Very hot right now and recently written about by Jewelle Gomez, a lesbian/feminist, activist, novelist, poet and playwright in the San Francisco Bay Times using our surfing as expressive vehicle.
Since I was a kid, I’ve always loved people and screen characters whose gender was somehow undetermined. The popular terms now are “gender fluid” or “non-binary.” Finally, we have words for thinking about the exciting tension that is aroused (and I use that word deliberately) when male and female genders seem to overlap and refuse determination. Like surfing, we balance ourselves in the curl as we perceive that wavy space between the binaries.
That wavy space between the binaries.
The piece continues, examining various television/movie characters who exhibit gender fluidity and the tension that society can feel when “things are not presented in a box” before ending thusly:
Many people feel uncomfortable “not knowing” when all the expectations are subverted. My feeling drawn to that “not knowing” doesn’t mean I would rid the world of other gender presentations. I just think it’s valuable to allow yourself to feel what it takes to stand on uncertain ground and make evaluations based on only what you learn from a person in the moment and not based on societal preconceptions. It’s a kind of balance, again like surfing, but without fear of drowning.
And there you are.
Something to think about today while you are out grom abusing.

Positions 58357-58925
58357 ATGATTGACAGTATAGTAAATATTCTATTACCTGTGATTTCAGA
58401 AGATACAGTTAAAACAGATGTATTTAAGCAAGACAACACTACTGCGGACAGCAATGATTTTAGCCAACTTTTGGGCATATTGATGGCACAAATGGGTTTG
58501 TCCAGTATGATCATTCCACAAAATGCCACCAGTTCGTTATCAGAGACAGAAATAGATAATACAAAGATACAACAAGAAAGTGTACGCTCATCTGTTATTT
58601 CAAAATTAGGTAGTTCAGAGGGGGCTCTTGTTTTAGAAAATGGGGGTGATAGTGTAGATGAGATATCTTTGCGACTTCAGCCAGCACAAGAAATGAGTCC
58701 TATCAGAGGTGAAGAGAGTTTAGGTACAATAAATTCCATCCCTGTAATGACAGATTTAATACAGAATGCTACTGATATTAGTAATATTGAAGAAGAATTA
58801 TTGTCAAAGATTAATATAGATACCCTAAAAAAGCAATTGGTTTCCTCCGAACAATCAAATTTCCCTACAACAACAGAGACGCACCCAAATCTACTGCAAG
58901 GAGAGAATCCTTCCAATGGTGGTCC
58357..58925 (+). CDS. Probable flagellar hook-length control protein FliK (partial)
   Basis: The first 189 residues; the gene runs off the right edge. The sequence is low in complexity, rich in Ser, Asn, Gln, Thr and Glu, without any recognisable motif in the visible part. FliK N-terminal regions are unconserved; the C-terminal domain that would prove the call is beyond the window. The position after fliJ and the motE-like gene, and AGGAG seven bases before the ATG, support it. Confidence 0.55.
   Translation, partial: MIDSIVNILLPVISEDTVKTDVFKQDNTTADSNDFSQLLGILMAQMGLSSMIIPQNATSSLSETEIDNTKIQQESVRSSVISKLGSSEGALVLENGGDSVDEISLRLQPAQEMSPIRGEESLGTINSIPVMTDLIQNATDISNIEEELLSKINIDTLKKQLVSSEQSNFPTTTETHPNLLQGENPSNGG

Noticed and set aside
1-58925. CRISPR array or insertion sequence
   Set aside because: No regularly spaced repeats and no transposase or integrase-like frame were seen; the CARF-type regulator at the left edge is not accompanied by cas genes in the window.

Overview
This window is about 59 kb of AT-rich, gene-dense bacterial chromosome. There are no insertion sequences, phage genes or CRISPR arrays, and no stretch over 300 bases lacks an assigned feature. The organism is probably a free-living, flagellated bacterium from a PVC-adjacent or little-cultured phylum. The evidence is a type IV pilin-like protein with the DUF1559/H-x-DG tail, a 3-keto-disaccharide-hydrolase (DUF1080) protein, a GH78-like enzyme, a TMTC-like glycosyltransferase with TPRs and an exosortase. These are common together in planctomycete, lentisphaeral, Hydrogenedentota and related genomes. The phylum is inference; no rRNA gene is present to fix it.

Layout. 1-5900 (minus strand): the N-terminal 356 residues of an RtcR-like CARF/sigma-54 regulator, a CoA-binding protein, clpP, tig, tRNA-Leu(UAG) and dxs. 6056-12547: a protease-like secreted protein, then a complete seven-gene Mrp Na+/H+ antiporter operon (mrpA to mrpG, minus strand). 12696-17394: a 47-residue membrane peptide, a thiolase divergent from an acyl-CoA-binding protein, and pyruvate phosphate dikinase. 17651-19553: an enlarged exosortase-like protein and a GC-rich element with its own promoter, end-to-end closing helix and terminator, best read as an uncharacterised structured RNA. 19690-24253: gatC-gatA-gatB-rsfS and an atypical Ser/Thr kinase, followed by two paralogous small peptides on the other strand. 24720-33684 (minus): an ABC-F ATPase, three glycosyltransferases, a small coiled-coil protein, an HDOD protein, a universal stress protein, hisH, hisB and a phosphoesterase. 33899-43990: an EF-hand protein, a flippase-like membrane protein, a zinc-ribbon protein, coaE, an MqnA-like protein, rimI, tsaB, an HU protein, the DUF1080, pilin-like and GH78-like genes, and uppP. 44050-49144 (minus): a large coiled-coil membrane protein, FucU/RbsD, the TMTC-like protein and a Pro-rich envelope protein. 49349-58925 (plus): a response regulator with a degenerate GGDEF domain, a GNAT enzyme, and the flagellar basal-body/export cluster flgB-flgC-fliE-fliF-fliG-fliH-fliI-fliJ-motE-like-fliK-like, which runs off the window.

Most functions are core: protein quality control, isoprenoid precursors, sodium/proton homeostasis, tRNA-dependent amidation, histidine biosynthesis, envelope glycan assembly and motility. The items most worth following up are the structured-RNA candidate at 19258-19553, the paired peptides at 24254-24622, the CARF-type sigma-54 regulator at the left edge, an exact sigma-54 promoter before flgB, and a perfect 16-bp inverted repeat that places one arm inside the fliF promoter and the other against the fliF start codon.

“Emotional” Ethan Ewing crushes world’s best under heel, including former child prodigy Jack Robinson, to win Corona Pro, J-Bay, in epic conditions, “What a beautiful display of surfing!”
Ewing rarely looked troubled on his road to victory, delivering the death blow to Matthew McGillivray, Jordy Smith, Yago Dora and Jack Robinson.
In very good, but less than perfect, four-to-six-foot waves, the Australian Ethan Ewing has won the first event of his career, solidifying the twenty three year old’s position in the coveted top five.
Ewing was untroubled on his road to victory, delivering the death blow to Matthew McGillivray, Jordy Smith, Yago Dora and Jack Robinson.
His season has been transformative, career-wise, including three third-place finishes, at Sunset, Bells and Margaret River.
This medium-sized boy with perfectly even little teeth that sparkle like mother-of-pearl and with a blue glint and who surfs as if he was on a tight rope, leaves South Africa rated third in the world and with a one hundred-thousand dollar cheque and ten-thousand tour points.
Full report from JP Currie to come.
Open thread, comment live, Finals Day, Corona Open J-Bay, “What have you tasted of perfection? Can it really exist, or is the concept paradoxical?”